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Assumption: I have 10V 1Amps(10 watts) input power supply for my system. Using this supply I design the power supply of 5V 1Amps(5 watts), 3.3V 1Amps(3.3 watts), 1.8V 900mA(1.6 watts). So, I get 10 watts of total power and I use it for different SoC's for powering them up.

But the question what I have in mind here is how from 1 Amps of current in power supply and we can generate 2.9Amps (1Amps+1Amps+900mAmps) of current on different voltages. Is it correct?

So, to satisfy the universal law of constant energy(power), I should assume that voltage is converted into current? Is it correct. What am I missing here?

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    \$\begingroup\$ "How from 1A of current gives 2.9 amps"--> Consider in terms of power. if Current is increased at the output from input then voltage has to decrease..Voltage will not be converted to current and current also not converted to voltage \$\endgroup\$
    – user19579
    Jul 30 '13 at 5:15
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Energy is conserved. Charge is conserved. And, with a few simplifying assumptions, current is equal everywhere in a series circuit, and the voltages across parallel components is equal.

While still conforming to these rules, there are electrical machines that trade current and voltage between an input and an output. The transformer is one such machine, but there are others. For an ideal transformer, power in equals power out, but the ratio of voltage between sides is equal to the transformer's turns ratio, and the current ratio similarly different such that energy is conserved. For non-ideal transformers (and indeed most real power converting machines), some of the input power goes into losses in the converter, and usually manifests as heat.

You could consider this as converting voltage into current, or not, depending on how you define converting. Does a car transmission convert torque into angular velocity? If so, a transformer does convert voltage into current.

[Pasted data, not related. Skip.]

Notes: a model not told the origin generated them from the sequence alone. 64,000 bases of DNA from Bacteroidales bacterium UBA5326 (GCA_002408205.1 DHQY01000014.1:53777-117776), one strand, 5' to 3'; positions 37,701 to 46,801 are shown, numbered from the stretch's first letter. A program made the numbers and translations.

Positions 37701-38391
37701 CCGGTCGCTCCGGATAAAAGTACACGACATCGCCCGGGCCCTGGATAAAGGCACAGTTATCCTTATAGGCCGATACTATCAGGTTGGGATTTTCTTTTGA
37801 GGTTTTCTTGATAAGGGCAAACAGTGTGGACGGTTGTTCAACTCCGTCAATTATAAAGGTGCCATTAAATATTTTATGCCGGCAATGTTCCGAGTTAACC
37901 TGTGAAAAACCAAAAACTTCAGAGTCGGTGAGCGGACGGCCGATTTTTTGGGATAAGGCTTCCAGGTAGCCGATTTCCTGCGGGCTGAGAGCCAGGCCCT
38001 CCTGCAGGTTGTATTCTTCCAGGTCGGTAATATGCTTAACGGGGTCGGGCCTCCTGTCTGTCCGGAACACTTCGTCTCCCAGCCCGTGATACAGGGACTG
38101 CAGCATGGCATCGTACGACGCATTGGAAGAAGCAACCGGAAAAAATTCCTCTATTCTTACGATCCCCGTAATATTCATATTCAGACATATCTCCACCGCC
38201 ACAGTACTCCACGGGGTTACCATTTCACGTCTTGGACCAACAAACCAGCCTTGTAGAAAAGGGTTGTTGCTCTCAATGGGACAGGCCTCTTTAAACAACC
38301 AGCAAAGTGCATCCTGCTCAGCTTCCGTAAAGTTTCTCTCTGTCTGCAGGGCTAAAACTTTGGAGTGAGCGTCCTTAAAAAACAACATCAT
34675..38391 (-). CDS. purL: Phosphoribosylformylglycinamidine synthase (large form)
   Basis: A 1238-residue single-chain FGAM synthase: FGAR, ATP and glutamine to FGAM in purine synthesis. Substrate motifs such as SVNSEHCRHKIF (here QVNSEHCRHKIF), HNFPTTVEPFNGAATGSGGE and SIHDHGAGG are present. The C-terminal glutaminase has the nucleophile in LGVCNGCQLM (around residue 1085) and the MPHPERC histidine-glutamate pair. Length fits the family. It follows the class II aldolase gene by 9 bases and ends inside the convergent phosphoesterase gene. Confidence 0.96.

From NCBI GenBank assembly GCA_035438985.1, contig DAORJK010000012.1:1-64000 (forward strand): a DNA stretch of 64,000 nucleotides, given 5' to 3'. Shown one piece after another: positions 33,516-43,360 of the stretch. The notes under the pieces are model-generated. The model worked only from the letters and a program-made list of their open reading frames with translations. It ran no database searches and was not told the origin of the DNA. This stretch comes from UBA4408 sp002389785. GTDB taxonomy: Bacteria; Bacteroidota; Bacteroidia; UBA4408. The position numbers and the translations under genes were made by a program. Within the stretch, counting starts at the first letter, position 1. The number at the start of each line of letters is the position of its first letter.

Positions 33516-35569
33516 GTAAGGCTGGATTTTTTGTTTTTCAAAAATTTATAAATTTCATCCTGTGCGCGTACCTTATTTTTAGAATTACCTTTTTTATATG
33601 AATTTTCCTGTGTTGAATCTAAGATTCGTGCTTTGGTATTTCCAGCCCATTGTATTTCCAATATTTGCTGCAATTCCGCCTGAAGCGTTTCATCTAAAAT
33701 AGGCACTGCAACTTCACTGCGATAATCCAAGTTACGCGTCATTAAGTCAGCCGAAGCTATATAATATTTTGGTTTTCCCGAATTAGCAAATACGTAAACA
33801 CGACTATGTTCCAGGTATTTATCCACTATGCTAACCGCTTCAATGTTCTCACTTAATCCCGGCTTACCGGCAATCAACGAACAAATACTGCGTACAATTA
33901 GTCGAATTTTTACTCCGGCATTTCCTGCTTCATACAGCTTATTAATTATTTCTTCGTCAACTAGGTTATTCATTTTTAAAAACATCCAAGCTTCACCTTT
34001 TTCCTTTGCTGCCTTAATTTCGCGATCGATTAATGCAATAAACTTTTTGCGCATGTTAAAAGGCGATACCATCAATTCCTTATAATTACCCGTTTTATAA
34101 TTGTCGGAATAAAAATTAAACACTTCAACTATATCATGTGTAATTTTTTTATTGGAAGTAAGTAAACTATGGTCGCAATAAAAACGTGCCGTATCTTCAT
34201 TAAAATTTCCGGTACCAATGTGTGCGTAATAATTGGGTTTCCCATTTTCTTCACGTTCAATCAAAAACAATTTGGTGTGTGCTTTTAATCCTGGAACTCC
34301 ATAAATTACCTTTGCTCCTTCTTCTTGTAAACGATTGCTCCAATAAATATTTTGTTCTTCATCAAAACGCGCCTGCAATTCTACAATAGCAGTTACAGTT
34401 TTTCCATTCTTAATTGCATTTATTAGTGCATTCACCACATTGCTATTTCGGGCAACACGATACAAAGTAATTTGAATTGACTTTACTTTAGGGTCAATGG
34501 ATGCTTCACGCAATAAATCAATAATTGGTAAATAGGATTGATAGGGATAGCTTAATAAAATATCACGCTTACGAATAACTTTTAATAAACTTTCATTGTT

There are many mechanical machines analogous to a transformer. Gears, levers, pulley systems, turbines, etc. Anything that affords mechanical advantage is a good example. All machines are subject to the law of conservation of energy. As long as they also have no means to store energy, that means power in equals power out. Mechanical power is the product of force and velocity:

$$ P = Fv $$

which is why if you want to use one of these mechanical advantage machines to apply more force to lift a thing, you will also lift it more slowly. Or, if you want to lift a thing quickly, you must also apply more force.

Perhaps then it's no mistake that electrical power is the product of voltage and current:

$$ P = VI $$

and voltage is how hard something is pushing on charge, and current is how fast that charge is moving.

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No, voltage is not converted to current. Voltage is a measure of potential energy, current is the number of electrons that flow past a given point in a given amount of time. The requirement is that energy is conserved and you have done the math to see that this is in fact the case (roughly). It's not necessarily the case that the electrons that enter the power supply at 10V are the same ones that leave the power supply at lower voltages. All of the electrons that make up these currents are already in the circuit before you apply any power. It's the energy you add at the input that causes the electrons in the output to start moving and make a "current". In a good DC-DC converter, about 90% of the energy available from the input power source can be converted to energy that is delivered to the outputs.

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A normal transformer will step up current while stepping down voltage in the same ratio: a transformer that can deliver 10 amps at 12 volts will only draw 1 amp at 120 volts.

A switching power supply works on a similar principle - the input voltage is switched off and on at a high frequency, then applied to a transformer that steps that voltage down (and the current up) as required. By using different taps on the transformer secondary winding, or multiple secondary windings, one switching supply can have multiple output voltages.

These supplies are not 100% efficient, so you may have to supply 12 watts to get a total of 10 watts output, with two watts being lost heating the power supply.

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